CHM Live Discussion Guide

Computing For the Whole World

Discussion Guide

Tony Fadell was a young computer designer who had worked at General Magic when he was hired as a contractor to design the fi rst iPod. He went on to lead the hardware development of the first iPhone, and then left Apple to found Nest, a company that designed a connected thermostat and was sold to Google for $3.2 billion in 2014.

In a conversation with CHM historian John Markoff, Tony describes his experiences as an entrepreneur and inventor and speculates about where tech is headed in the future. 

About This Guide

This guide is intended to introduce provocative questions to enhance and extend what you learn through watching the video. It is suitable for mature high school students and college and adult learners in an educational, professional, or social setting. It may be particularly interesting for people who are curious about innovation, entrepreneurship, and the start-up ecosystem of Silicon Valley. Consider the discussion questions below or download a PDF of the Discussion Guide.

Before you watch the video…

Try to remember how you felt when you first used a computer or a mobile phone. Were you amazed, surprised, excited, intimidated, or was it no big deal? What do you feel when you use your computer or cell phone these days?

As you watch the video…

Note any of Tony Fadell’s personal characteristics, experiences, or opportunities that in your mind mark him as an innovator or entrepreneur.

Tony Fadell, Apple iPod and iPhone inventor and Nest cofounder, in conversation with CHM Historian John Markoff

For Discussion

Roots of an Entrepreneur (5:58)

Tony Fadell grew up in the 1980s along with the personal computer (PC) industry.

  1. For a young man with his interests and talents, what do you think he would have ended up doing if he had been born in the 1930s? The 1950s?
  2. Would your answer be different if he happened to be a girl? In what ways? Why?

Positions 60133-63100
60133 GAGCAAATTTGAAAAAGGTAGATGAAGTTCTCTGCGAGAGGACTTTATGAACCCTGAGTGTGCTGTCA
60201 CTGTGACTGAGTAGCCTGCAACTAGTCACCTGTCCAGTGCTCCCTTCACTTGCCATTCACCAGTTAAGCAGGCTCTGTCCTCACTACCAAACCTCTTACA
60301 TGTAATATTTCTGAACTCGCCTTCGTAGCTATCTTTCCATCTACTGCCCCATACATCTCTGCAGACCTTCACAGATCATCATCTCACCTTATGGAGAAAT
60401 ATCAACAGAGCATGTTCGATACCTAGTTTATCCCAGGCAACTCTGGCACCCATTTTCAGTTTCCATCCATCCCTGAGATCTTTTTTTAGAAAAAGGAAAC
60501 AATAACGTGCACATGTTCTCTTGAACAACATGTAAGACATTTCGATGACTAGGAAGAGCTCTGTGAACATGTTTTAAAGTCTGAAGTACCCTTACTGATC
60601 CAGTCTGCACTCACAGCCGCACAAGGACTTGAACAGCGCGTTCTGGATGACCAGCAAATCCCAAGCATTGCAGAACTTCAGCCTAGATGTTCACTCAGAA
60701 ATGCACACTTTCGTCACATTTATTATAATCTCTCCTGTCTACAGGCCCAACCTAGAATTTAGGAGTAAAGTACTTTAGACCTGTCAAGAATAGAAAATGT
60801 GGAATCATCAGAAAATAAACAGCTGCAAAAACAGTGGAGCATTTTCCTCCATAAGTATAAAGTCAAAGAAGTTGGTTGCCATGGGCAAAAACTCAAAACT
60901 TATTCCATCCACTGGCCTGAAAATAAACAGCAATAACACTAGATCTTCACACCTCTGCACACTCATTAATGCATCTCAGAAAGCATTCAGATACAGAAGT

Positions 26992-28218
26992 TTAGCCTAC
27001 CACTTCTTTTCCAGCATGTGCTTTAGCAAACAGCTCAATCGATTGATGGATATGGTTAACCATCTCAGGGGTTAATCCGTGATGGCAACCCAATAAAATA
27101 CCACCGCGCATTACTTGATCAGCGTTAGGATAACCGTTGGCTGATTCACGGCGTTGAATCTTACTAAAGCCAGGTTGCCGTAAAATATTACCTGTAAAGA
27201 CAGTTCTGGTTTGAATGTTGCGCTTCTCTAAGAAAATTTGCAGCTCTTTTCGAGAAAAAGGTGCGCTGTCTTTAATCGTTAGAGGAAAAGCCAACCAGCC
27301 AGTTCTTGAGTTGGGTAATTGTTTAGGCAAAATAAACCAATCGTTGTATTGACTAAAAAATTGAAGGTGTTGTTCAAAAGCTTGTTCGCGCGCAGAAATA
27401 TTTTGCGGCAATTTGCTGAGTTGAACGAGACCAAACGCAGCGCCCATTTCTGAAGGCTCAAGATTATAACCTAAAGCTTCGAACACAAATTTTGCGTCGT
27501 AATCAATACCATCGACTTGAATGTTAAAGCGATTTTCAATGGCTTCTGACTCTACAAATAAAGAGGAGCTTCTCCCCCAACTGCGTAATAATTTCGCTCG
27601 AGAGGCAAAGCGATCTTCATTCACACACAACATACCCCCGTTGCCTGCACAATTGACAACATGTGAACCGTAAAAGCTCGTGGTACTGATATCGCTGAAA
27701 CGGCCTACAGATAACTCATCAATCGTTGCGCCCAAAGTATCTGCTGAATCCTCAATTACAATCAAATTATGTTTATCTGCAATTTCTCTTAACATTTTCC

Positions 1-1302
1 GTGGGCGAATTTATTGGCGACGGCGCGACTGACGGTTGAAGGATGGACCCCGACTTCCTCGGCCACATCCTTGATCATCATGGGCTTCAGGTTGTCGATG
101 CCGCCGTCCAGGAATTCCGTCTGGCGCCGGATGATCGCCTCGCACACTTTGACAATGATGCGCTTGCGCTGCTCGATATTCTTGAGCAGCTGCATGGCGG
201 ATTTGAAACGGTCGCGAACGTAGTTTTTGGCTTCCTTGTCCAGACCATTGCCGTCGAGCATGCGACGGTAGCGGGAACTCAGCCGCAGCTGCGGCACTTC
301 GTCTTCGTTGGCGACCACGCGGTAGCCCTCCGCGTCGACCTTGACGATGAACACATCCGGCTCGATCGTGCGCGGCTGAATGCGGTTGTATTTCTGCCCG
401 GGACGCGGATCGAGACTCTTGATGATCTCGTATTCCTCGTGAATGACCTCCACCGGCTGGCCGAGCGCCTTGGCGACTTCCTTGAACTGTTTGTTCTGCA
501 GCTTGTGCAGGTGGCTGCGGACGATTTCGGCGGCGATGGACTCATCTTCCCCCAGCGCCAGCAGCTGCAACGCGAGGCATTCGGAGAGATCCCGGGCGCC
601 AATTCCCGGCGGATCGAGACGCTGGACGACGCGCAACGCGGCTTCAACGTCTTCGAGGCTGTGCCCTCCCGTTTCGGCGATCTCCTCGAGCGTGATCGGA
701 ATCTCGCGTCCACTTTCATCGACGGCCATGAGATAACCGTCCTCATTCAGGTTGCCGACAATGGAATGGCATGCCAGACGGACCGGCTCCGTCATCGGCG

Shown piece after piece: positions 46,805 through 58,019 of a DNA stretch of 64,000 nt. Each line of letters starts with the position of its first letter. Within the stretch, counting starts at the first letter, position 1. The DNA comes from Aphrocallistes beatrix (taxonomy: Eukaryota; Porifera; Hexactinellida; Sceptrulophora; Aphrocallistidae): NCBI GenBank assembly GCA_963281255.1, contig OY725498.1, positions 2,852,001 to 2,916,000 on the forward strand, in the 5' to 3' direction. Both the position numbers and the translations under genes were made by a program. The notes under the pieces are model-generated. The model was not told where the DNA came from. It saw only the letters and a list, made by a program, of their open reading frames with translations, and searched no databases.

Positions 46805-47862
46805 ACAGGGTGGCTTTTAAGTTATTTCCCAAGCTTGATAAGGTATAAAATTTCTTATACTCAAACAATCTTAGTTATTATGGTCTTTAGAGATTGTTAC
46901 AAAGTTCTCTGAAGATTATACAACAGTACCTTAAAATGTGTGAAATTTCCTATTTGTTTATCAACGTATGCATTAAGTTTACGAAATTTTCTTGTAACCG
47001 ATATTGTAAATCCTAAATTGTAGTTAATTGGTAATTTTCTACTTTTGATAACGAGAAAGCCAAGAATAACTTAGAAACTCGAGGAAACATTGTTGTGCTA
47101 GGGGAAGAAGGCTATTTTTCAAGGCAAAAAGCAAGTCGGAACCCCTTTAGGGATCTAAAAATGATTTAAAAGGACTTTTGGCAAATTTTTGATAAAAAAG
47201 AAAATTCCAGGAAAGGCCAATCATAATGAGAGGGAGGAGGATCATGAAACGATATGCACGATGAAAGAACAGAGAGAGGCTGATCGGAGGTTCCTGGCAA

3. Tony’s grandfather taught him how to use a hammer and saw and other tools that could help with projects around the house. He viewed the computer as a modern-day tool. How do you think he would view the iPhone that his grandson helped to design? Why?
  4. Recall Tony’s first startup when he was in high school. What was the need that he and his partner sought to fill? What products did they develop? How did they market their products? When and why did they turn their focus to a new product? Were they successful? What lessons do you think Tony learned from this experience?

Experiencing Silicon Valley (20:35)

  1. Why did Tony decide to move to Silicon Valley? What could he find there that was not available to him in Michigan?
  2. Do you think aspiring young engineers and entrepreneurs who come to Silicon Valley today have similar experiences? Which types of people might be more or less likely to share Tony’s experience?
  3. According to Tony, why did General Magic fail? In what ways did its failure contribute to future Silicon Valley successes?

Innovating at Apple (35:11)

  1. Why did Tony hesitate to join Apple to work on the iPod? What factors led him to join the company?
  2. Practically everything about the iPhone was new and had to be developed by the engineers at Apple. What were the upsides of this approach? The downsides? Do you think this is still a feasible way to develop a new product today? Why or why not?
  3. Tony said that Steve Jobs could be influenced in his decisions by fact-based arguments that were well-researched. However, unless you had others backing you up on opinion-based decisions, Jobs would prevail. Do you think this leadership style would work in other companies or industries? If so, which ones? If not, why not? What about during different stages of product development?

What’s Next? (56:58)

  1. Does Tony’s suggestion to scope a project so you can deliver a product in a year or a little more than a year seem like good advice to you? Why or why not?
  2. What do you think about Tony’s advice to develop a product that anticipates a need but that is not too far ahead of people. Is it reasonable? How would you go about identifying future needs and products?
  3. What do you think about Tony’s prediction that the next “big thing” in tech will involve applying new technologies to disrupt other fields that have not yet integrated tech’s potential? Do you agree? What do you think the next big thing, or things, will be? Why?


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